The Book Meme

1. Total Number of Books I’ve Owned

Hell if I know. Not very many anymore. Maybe a hundred? It used to be craploads (400ish), but I pared it down when I left academia. I’ve also been a big fan of the public library lately (the last 4-5 years) as I’ve tried to spend less (and I used to spend a LOT of money on books each month).

2. What was the last book you bought?

Philip Pullman’s “His Dark Materials” trilogy boxed set. I’ve been reading a lot of YA fantasy-type fiction over the last year or so. I use The Boy as an excuse, saying I’m “pre-reading” stuff I hope he’ll read in a few years, but that’s really just an excuse to read the good YA stuff that’s come out since I was a “YA”.

3. Last Book I’ve Read

China Miéville’s “Perdido Street Station.” Holy Jesus H. Christ on a stick, that’s an awesome book! He’s the first person I’ve read who can convincingly combine SF, fantasy, and horror, add a (healthy) dash of Marxism, and cook it up into a book that’s more than the sum of its parts. It’s also one of the best explorations of the grotesque (in the Bahktinian sense) I’ve ever read. I realize I’m late getting on his bandwagon, but better late than never.

4. Five Books That Mean A Lot To Me (in chronological order)

Oddly enough for a list by an English major, there are no books of “great literature” or philosophy here. Also odd for me, there are no Southern books here. I was quite surprised by that, given my interest in the South and Southern lit. These books aren’t books that I just enjoyed, but books that had some sort of profound impact on me, and, like those songs that are attached to important memories or powerful emotions, they’re not always “great” (like the insipid Amy Grant song that I associate with a high-school love obsession), though most of these books are at least “pretty-damned good” if not “great.”

  • “A Wrinkle in Time” by Madeleine L’Engle. I’ve re-read this book recently, and it didn’t have the same impact on me as it did when I was eight or nine (the first time I read it), but it’s still a bizarrely powerful and magical book. The imagery is just supremely fantastical. It was one of the first books I read where I can remember really SEEING such alien landscapes in my head, and that was a powerful experience. I can’t wait for The Boy to have his young mind blown by this book.
  • “A Heart to the Hawks” by Don Moser. You probably haven’t heard about this book, as it’s no longer in print, and I don’t think Moser (who recently retired as the publisher or editor of Smithsonian magazine) wrote any others. This book was published in the late 60s, though it’s set in the late 40s, in the post-WWII boom. It’s a powerful coming-of-age tale, and a surprisingly radical and unflinching story about the environment and the encroachment of developers upon our remaining wild places. I think this book — more than ANYTHING else I’ve seen or read or heard — shaped my feelings about the environment and how we should preserve it. Everyone — especially boys on the verge of puberty (or deep in the throes of it!) — should read this book if you can find a copy of it. It’s a crime that it’s not currently in print.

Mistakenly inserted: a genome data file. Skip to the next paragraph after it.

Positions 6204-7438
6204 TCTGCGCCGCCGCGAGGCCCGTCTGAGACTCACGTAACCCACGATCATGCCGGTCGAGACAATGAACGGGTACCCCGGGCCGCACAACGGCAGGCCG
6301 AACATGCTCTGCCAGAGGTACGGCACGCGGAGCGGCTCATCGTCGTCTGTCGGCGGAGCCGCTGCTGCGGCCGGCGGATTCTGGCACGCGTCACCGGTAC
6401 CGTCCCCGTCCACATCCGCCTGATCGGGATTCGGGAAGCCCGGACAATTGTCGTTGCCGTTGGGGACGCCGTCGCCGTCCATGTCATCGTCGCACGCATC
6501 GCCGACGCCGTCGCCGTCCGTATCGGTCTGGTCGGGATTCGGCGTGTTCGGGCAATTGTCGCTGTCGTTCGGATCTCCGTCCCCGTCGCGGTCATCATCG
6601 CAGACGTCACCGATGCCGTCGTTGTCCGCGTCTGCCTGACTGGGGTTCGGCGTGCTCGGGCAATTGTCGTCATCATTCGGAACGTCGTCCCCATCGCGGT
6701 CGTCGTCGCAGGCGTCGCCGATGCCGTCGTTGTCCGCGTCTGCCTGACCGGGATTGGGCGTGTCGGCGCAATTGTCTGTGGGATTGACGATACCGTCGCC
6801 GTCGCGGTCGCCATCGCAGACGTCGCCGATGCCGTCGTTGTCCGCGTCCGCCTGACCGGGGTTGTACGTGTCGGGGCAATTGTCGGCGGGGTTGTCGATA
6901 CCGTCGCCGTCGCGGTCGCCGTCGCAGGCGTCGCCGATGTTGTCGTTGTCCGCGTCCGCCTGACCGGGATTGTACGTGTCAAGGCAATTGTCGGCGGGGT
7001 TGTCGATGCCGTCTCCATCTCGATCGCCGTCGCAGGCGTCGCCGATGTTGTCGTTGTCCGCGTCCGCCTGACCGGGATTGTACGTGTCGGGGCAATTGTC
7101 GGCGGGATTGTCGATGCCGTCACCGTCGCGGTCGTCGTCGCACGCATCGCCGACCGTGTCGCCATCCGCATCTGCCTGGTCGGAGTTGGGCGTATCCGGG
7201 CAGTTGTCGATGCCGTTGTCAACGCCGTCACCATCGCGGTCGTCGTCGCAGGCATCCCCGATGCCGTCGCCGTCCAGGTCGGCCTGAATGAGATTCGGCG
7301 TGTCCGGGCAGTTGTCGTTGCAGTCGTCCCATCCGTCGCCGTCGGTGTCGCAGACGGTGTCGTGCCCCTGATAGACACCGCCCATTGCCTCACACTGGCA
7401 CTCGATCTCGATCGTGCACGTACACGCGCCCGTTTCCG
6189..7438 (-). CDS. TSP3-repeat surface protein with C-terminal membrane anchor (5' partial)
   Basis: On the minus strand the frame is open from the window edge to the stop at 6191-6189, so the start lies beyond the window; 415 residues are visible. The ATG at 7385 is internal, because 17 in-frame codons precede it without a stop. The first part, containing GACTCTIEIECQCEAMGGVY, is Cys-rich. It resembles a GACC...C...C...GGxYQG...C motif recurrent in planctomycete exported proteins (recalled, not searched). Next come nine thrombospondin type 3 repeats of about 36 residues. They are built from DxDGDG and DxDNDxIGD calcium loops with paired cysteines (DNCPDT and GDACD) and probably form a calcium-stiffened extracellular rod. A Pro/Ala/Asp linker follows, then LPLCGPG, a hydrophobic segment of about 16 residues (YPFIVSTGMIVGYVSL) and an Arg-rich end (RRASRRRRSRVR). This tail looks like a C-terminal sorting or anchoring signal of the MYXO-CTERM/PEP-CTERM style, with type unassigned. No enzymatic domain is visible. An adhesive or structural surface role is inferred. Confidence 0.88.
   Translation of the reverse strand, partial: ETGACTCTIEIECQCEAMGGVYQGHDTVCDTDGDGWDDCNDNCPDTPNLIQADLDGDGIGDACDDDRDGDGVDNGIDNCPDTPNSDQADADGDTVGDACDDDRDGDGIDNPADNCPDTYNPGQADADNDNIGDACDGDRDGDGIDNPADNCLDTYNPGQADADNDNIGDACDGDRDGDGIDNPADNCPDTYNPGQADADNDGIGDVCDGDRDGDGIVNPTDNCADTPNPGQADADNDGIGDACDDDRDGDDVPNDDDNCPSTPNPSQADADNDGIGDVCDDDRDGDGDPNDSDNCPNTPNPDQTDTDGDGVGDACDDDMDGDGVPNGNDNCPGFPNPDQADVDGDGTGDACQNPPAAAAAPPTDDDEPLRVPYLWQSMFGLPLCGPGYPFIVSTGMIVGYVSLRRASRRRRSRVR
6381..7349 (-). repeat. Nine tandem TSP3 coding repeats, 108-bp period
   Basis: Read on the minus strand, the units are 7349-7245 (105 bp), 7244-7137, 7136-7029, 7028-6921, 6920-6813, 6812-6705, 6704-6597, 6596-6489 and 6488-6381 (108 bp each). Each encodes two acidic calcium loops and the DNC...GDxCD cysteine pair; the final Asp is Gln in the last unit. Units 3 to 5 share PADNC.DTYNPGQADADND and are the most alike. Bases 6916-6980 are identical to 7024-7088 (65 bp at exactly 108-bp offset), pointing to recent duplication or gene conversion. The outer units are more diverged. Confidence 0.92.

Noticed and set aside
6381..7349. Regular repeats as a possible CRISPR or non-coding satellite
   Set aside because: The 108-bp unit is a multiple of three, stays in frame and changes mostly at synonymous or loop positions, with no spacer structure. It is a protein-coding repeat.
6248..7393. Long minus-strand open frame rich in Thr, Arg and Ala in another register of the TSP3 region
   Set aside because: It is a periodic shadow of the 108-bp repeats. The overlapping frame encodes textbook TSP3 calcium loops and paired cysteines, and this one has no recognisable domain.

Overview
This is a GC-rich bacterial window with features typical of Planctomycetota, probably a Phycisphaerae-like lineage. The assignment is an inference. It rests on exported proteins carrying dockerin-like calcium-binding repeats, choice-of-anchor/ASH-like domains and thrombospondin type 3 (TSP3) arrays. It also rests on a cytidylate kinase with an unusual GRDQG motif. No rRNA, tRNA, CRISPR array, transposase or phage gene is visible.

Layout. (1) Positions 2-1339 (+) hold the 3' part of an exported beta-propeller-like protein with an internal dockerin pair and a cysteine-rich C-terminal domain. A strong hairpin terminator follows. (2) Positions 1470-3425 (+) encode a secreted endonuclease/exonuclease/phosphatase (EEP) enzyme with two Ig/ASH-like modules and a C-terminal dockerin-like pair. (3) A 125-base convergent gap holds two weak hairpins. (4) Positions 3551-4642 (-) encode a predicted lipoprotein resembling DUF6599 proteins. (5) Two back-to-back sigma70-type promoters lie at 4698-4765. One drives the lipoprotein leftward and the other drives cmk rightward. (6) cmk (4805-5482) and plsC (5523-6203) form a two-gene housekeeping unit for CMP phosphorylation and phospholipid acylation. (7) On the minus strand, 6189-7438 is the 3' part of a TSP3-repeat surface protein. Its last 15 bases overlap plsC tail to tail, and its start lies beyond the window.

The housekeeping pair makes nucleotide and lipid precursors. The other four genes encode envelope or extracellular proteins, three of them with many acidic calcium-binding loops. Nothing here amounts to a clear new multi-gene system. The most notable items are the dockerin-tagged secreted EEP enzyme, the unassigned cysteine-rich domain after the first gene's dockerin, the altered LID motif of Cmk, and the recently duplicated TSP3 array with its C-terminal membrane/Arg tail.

• “The Hobbit” by J.R.R. Tolkien. My lifelong interest in Fantasy fiction and roleplaying games was sparked by my Mom making sure I was home in time one Sunday evening to watch the Rankin-Bass animated version of this book. I immediately went to the library to get the book the very next day. I read it straight through twice before returning it. A much better-written book than the Rings trilogy (which should have been tightened up into two books), it set me upon a path that I’ve really enjoyed and is in high gear right now with all the roleplaying I’ve been doing lately.
  • “The Mysteries of Pittsburgh” by Michael Chabon. Maybe the best first novel of my lifetime. A modern coming-of-age classic. Sure, he went on to win the Pulitzer with the rambling and magnificant “The Adventures of Kavalier and Clay” and has written a number of fantastic short stories and other novels (including the YA novel “Summerland” which I really enjoyed), this first lusty sprawling novel really struck me at a time when I was going through a lot of similar things in my life.
  • “High Fidelity” by Nick Hornby. I was turned onto this book by my wife, who heard Hornby talking about it on NPR. Maybe the ultimate “Guy’s Book” (for a certain type of unfocussed, music-obsessed guy), I enjoyed the hell out of this book. Rob is a great example of a protagonist that you can’t really get behind, because he’s selfish and lazy and ambition-free — just like most of us, even those of us who pretend otherwise.

Some further observations about this list: No books from high school, only one book from college, no science fiction (though two fantasies), no Faulkner or Rick Bass (two of my favorite writers).

5. Tag Five People and Have Them Do This on Their Blog

Um. I don’t know that I know five people with a blog who haven’t already done this (I’m late to the party). Instead, being a former lit-snob, I’ll issue a different challenge: list your five favorite short stories and why. I’ll do that shortly myself.